Road safety chiefs have expressed horror at a 106pc hike in the number of motorists arrested for suspected drug driving so far this year.
Hundreds have tested positive for drug and drink-driving during the Covid-19 pandemic lockdown.
The figure has soared despite a 70pc reduction in road traffic volumes because of the restrictions in place since March.
Road Safety Authority (RSA) figures indicated that cocaine and cannabis are the drugs now most commonly detected in drivers killed in crashes.
The RSA also revealed there was a 17pc increase in driving under the influence according to specimens analysed between January and June.
However, RSA, gardai and road safety campaigners are shocked by the hike in drug-driving, with 1,216 arrests so far this year.
The figure compares with 591 arrests in the first six months of last year - a staggering 106pc increase.
A key element is the new testing equipment issued to gardai and a broader testing regime.
One in three drivers killed in road traffic collisions also tested positive for alcohol in their system.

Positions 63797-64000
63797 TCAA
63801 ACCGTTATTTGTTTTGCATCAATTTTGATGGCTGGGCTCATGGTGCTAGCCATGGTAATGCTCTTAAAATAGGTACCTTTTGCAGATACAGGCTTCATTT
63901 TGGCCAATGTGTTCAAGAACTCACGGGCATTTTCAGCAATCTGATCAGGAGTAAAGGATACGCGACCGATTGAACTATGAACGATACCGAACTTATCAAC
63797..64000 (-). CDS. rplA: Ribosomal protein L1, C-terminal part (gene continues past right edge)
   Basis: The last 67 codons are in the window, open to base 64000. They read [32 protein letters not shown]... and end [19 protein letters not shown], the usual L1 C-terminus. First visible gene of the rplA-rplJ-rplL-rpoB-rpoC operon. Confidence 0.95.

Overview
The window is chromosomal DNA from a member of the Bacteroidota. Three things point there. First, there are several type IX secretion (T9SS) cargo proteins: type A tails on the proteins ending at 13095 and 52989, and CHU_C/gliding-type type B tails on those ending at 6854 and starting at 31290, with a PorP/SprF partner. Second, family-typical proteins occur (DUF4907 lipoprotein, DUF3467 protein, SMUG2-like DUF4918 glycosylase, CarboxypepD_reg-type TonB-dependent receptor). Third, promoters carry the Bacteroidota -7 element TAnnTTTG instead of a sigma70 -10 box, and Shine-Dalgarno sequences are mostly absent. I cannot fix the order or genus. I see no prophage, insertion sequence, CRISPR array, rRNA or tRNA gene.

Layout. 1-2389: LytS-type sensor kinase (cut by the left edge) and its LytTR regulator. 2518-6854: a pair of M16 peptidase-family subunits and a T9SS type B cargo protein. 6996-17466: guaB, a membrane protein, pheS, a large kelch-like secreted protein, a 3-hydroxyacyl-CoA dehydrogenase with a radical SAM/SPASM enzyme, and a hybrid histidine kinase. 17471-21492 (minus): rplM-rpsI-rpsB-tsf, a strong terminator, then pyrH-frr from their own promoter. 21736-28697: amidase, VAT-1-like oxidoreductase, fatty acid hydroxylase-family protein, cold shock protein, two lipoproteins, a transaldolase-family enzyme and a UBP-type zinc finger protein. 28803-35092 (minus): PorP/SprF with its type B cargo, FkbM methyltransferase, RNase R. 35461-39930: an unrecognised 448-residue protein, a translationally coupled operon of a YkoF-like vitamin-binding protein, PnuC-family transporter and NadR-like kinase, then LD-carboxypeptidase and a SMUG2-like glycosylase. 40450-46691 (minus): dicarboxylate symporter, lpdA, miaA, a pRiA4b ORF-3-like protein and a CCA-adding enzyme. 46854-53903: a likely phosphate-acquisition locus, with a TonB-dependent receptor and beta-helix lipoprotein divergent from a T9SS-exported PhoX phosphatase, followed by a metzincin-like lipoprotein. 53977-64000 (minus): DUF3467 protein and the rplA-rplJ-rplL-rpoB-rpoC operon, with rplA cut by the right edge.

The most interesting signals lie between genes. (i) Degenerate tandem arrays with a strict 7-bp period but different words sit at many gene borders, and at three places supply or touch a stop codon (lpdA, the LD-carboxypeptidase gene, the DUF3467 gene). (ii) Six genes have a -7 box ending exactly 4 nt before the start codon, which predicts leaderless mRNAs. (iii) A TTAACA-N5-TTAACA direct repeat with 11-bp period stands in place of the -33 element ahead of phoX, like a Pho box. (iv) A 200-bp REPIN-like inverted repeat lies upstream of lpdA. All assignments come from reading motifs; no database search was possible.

Junior Transport Minister Hildegarde Naughton said the figures were a cause for concern.
"The data on drink driving highlights the fact that despite improvements in road safety we continue to see a cohort of drivers engage in risky behaviour," she said.
"The evidence of drink and drug driving during the Covid-19 lockdown period demonstrates the blatant disregard that some drivers have for the law and road safety."
RSA chairperson Liz O'Donnell admitted that Ireland now has a major problem with drug driving.
The warning came as motorists were urged to drive with care over the August bank holiday weekend as gardai warned that they will be operating nationwide safety and speed checks.
The warning came as road safety officials expressed concern at the spiralling number of lives being lost on Irish roads.
A total of 83 people have died on Irish roads this year, a near 7pc increase over the same period in 2019.
Officials warned that, when the lockdown and its impact on traffic volumes is taken into account, Ireland is facing an effective 25pc plus hike in fatalities.
One road safety campaigner, Christina Donnelly, pleaded with drivers not to drink or take drugs and drive, to slow down and to exercise maximum care on Irish roads.
Traffic volumes on Irish roads are expected to soar over the next fortnight as most Irish families holiday at home.
"Every bereaved family is a member of a club that none of us ever wanted to join," Ms Donnelly said.
"We have been sentenced to life membership of this club through having lost a loved one on Irish roads. I'm issuing this appeal because I don't want any other family to suffer the heartache of being in this club."